App Store does not care which license you use. It is the users of your application and the Library authors who care. The main point of the LGPLv3 license is that the end users must have the possibility to replace the library with their own modified version. This is very important to understand, dynamic / static / everything else is just distracting.
Let's move to Qt. It is available with LGPLv3 license on major Desktop (Windows, OSX, Linux) and mobile (iOS, Android) operating systems. Suppose you develop an application and want to keep your source code closed. On the Desktop you can link dynamically to Qt libraries. When the end users install your application, they can replace Qt libraries in the following way:
- Compile their own version of Qt libraries
- Navigate the the location where the application is installed
- Replace original Qt libraies that were shipped with your applicatoin with their own modified versions
Looks easy, right? The main goal of LGPLv3 is achieved. The user can replace libraries.
Moving to the mobile platforms, starting with Android. Even though you link dynamically to the Qt libraries, we now have a small problem. The user can not navigate to
C:/Program Files/YourApp and replace Qt libraries, because it's Android. Rooting is not an option, since it doesn't work on every device (and might not be legal). Remember, the main goal of LGPLv3 is to give the users ability to replace the library and run the modified version of your application on their device.
Solution? Provide .apk file to every user who installed your application with detailed instructions on how to:
- Unpack your .apk file
- Replace Qt libraries
- Zipalign / pack / signtool to a new .apk
- Install .apk with modified Qt libraries
Let's talk about iOS. Many say it is not possible to use LGPLv3 with iOS because of static linking. Wrong. Again, you just need to give the end user the possibility to replace Qt libraries. How? Provide your object files for the end user to relink. Or even better, put all your application code and resources in a separate Qt Quick plugin which will compile in a static library archive (technically just all object files concatenated together) for iOS. Then for every user who installed your application you have to provide instructions on how to replace Qt libraries:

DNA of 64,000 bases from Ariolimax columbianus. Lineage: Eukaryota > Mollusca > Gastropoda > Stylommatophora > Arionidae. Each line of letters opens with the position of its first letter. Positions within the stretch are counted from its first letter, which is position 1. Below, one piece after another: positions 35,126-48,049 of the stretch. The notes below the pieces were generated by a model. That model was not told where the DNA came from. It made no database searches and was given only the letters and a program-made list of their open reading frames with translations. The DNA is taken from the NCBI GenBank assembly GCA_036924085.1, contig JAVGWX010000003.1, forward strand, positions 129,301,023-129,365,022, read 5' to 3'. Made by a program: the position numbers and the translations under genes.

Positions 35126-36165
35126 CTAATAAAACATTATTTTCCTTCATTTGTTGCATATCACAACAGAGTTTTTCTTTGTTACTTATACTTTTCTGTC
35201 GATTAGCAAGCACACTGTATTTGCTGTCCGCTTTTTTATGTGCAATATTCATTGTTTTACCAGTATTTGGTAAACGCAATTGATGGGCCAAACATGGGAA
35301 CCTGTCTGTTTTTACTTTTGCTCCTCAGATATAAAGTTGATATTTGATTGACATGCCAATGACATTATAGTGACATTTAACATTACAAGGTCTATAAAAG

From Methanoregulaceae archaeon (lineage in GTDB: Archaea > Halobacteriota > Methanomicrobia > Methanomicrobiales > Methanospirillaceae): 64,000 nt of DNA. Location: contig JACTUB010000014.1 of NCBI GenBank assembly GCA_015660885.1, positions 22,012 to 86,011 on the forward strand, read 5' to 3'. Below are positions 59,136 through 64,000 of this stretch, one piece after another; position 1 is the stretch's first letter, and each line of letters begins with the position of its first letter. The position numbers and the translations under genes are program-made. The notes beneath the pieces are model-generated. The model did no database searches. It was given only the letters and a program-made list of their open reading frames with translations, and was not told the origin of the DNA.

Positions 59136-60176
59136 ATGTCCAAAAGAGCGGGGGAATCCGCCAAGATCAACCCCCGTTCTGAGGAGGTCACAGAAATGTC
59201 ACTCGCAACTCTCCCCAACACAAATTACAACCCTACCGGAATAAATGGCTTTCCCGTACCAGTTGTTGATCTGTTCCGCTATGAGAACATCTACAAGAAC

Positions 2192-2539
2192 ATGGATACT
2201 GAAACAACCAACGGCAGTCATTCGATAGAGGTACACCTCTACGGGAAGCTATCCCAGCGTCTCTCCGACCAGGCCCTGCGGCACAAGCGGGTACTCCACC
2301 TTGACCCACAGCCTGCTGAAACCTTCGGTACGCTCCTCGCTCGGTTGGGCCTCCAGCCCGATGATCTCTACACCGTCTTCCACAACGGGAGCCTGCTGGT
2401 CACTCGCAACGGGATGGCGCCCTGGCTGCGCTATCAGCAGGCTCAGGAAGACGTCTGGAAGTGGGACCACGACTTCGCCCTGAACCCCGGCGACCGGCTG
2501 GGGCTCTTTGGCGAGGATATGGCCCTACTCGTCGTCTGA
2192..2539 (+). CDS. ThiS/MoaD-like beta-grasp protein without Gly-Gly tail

- Download project files and object files from your website
- Download XCode and developer tools from Apple website
- Replace Qt libraries
- Deploy application to your device
Before this was not possible because in order to deploy on the device the user had to enroll Apple Developer Program. But this is not the case any more. You can launch your app on a device using a free Apple ID account
The end user rights are protected. They can replace Qt libraries. Just make sure you do required steps:
- Mention in your application that you use Qt libraries and also mention you use them under LGPLv3 license. Provide a link to LGPLv3 lincese.
- Make sure your setup of replacing Qt libraries work. Set up a clean virtual machine and do everything step by step. Document it for the end users.
- When the users who downloaded your application want to replace Qt libraries, provide them everything so they can do it.
Actually I don't think anyone would care. But you have to be ready just in case. Do not scream you use Qt LGPLv3 on Qt forums, but make sure you have it visible somewhere down in your application's "About" screen. Qt company does not have resources to scan every application from the App Store if it uses Qt or not. Neither they will touch you if you are a small-near-zero-profit. They have more important things to do.
It is very dissapointing however to see absolutely no help from people who work in Qt on the LGPL subject. Most likely all developers were instructed to answer "IANAL, please contact our legal department". The legal department will tell you - buy our commercial license, it's the only option. On the Qt website you can find Obligations of the LGPL. I am not surprised, there is no word about static linking and providing object files for re-link on this page. Qt company simply prefers not to tell anyone it is possible.
From my point of view LGPL was a huge step which enabled a lot of application to use Qt without disclosing their source code bringing huge popularity to Qt. Not to mention Nokia was the one who sponsored Qt on Mobile first (Symbian and then MeeGo).
Also thinking about MeeGo and Blackberry, there was no problem with developing closed source mobile apps that use Qt and publishing them in respective app stores. No commercial license needed.
This has been done before. LGPL is possible with static linking and App Store. https://news.ycombinator.com/item?id=4302517
In case the question gets closed as off-topic, I copied the answer here